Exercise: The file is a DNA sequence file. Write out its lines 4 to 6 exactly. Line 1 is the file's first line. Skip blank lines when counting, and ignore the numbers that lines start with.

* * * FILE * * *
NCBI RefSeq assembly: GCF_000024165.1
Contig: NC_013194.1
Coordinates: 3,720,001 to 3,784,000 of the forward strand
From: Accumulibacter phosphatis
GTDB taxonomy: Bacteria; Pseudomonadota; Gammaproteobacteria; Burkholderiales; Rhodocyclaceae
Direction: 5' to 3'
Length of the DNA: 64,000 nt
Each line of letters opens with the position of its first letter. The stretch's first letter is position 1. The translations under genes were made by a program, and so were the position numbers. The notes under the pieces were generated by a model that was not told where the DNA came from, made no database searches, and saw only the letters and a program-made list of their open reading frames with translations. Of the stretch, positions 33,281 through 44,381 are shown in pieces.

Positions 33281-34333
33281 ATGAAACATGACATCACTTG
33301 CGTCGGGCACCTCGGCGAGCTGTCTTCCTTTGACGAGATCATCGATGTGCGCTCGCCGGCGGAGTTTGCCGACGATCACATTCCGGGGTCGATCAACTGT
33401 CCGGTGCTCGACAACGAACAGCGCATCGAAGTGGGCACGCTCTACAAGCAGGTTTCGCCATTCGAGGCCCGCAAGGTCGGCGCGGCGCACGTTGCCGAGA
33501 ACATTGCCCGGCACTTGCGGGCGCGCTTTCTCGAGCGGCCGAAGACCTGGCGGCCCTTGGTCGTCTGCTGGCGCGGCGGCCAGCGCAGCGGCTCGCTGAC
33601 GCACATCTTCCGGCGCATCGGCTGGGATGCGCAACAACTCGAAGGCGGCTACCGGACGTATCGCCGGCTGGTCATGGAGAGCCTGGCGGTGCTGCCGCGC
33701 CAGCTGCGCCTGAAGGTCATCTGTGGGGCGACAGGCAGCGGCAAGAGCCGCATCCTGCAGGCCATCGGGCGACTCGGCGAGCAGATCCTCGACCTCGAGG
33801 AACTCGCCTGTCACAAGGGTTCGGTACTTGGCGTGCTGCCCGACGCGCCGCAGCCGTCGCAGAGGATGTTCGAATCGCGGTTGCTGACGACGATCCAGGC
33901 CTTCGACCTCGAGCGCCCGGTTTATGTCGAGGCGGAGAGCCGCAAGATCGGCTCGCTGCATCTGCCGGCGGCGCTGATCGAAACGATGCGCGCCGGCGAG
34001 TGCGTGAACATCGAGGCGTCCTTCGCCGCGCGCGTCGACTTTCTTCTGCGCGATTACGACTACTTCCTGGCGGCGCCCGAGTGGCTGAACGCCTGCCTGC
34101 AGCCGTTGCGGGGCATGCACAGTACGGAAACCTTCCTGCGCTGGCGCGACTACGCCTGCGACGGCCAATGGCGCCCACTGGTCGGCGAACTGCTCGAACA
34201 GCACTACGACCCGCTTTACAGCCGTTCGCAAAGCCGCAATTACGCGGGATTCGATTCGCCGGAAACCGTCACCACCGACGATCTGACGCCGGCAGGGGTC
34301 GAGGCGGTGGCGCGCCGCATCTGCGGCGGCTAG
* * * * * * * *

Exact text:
From: Accumulibacter phosphatis
GTDB taxonomy: Bacteria; Pseudomonadota; Gammaproteobacteria; Burkholderiales; Rhodocyclaceae
Direction: 5' to 3'